You know, Miss W does fancy herself as a bit of a modern art critic at times. I mean, I may not know my Inkies from my Banksies, or my Hirsts from my Helmuts but I know what I like. And I like the stuff on the walls at El Ayoun.
So my inner art critic was thrilled when we received news that the artist responsible, François Coorens, would be ‘performing’ (so to speak) live this Friday night at the San Rafael establishment, creating a giant modern-day masterpiece in just one sitting, destined to join the collection. Once the paint had dried of course…
Arriving at about 10pm, we discovered the action was well and truly in full swing, with a huge six-foot canvas set up out on the garden terrace, surrounded by tubs of paint, spotlights, video cameras, oh, and a restaurant full of discerning diners. Talk about pressure!
But the artist appeared to pay no notice to the ‘oohs’ and ‘aahs’ of impressed guests around him, as he slowly but surely worked his way through some neutral base colours, warm amber and brown tones. And then wouldn’t you know it, in the blink of an eye (or more likely, the stroke of a brush and the dab of some ink) there was Kate Moss, staring right out at me from the canvas.
Meanwhile, inside the restaurant, there were plenty of other goings on to keep us flitting back and forth. The boutique presented their latest collections (loving the embellished necklines) in the form of a fashion parade, winding its way in and out of the VIP area, restaurant, terrace, sushi lounge and bar. There was one girl however, who was dressed remarkably in a black flowing cape and beautiful make-up that stood out from the others – apart from the fact her full body sheer lace catsuit didn’t quite match the styles in the boutique!
Within minutes, she’d shimmied sky-high up some lengths of silk and began a spectacular acrobatic performance to some very deep and intense music, complete with a smoke machine for special effects… making the evening a true spectacle indeed. But the entertainment didn’t stop there…
While the not-fazed-by-public-pressure artist plodded along with his work, adding bright blues plus some amazing minor detailing, followed by some dramatic splashes of paint (literally – he was throwing the paint at the canvas), yet another performance began to take place inside… and this one was like nothing I had ever seen before in my life.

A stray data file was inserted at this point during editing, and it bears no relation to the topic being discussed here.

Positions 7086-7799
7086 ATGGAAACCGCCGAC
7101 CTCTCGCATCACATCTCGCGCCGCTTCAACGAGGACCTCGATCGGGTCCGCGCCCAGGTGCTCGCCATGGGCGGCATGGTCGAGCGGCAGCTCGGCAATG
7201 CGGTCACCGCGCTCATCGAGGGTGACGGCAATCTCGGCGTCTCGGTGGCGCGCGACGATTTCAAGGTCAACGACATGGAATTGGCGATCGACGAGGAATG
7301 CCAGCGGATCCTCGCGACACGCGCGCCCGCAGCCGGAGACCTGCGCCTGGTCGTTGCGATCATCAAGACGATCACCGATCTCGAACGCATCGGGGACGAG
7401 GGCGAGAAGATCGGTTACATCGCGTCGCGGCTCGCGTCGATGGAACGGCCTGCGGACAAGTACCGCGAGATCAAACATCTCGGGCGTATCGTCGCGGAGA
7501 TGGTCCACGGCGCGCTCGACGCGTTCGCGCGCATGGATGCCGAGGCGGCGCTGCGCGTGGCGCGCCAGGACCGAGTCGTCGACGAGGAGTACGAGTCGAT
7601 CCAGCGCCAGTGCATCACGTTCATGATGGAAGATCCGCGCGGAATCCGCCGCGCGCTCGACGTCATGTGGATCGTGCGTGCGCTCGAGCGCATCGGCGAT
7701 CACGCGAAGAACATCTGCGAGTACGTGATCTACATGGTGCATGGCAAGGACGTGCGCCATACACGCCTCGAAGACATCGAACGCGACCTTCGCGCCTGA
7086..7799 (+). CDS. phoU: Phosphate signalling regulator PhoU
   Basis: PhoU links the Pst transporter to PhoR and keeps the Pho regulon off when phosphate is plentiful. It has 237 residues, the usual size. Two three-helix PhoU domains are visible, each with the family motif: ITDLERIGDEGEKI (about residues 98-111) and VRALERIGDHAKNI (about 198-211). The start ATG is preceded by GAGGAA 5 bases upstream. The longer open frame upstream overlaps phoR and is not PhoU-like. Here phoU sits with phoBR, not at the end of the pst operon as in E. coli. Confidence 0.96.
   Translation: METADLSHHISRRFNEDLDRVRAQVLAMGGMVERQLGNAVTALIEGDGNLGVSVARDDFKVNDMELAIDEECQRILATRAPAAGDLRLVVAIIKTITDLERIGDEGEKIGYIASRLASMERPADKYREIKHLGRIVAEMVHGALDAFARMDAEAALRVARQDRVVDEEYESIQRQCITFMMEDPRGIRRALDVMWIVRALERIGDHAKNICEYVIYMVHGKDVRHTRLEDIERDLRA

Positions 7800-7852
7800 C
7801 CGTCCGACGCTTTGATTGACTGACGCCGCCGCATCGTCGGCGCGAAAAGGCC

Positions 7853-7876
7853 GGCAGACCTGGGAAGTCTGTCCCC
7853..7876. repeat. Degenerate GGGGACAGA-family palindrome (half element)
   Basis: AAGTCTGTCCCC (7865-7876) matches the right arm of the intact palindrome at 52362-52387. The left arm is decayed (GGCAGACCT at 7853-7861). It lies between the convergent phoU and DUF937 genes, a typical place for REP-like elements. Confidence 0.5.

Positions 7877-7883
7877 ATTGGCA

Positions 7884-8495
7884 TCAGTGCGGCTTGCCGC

A beautiful girl, swathed in skirts made from layers of soft, silky fabrics, with amazing leather accessories bound to her feet, hand and a mask over her face, had kneeled down as a giant candelabra was placed on her head. Yes, her head. Each candle was slowly and precisely lit and then SHAZAM! She was up on her feet and doing the most amazingly sensual, exotic and jaw-dropping belly dance you can imagine. The speed and intensity at which she moved her body was defied by the candle flames, which hardly even flickered, so still and steady was her head. To say the diners were dazzled is an understatement – must make a note to learn that party trick myself.
But back to the live painting. As the finishing touches (more splashes of paint and the words L’ay Oun, geddit?) were applied, I was so impressed, I started to visualise the picture on my wall at home. However given the current contents of my piggy bank, I think I’ll have to settle for regular ‘viewings’ at El Ayoun, until some lucky investor (all the pieces on display are for sale) snaps it up.
Any excuse for another Privado mojito really – now there’s another art form in itself.
THE GOOD: You know what I love about El Ayoun? It really is a high glamour event, every night of the week. Women are women – they’re sassy, sexy and in sky-high heels. In fact, I found it hard to differentiate the models from the boutique’s fashion show from the guests at one point!
THE BAD: Having to make a hasty exit once the painting had been completed – and just as the party was really getting started inside Privado – to jet over to the Other Side Of Town for Another Club Opening Party. Why do all the good things have to happen on the same night?
THE GOSSIP: Let me preface this by saying I completely understand WHY the live painting had to take place out on the garden terrace – paint fumes and the quality of light and all that – however it meant I felt a little like I was intruding whenever I stepped outside to watch. Those lucky enough to score a front row seat on the terrace were in for an entertaining night, but those inside, or in the bar had to make do with poking our heads out at regular intervals. Oh well, you know what they say about watching paint dry…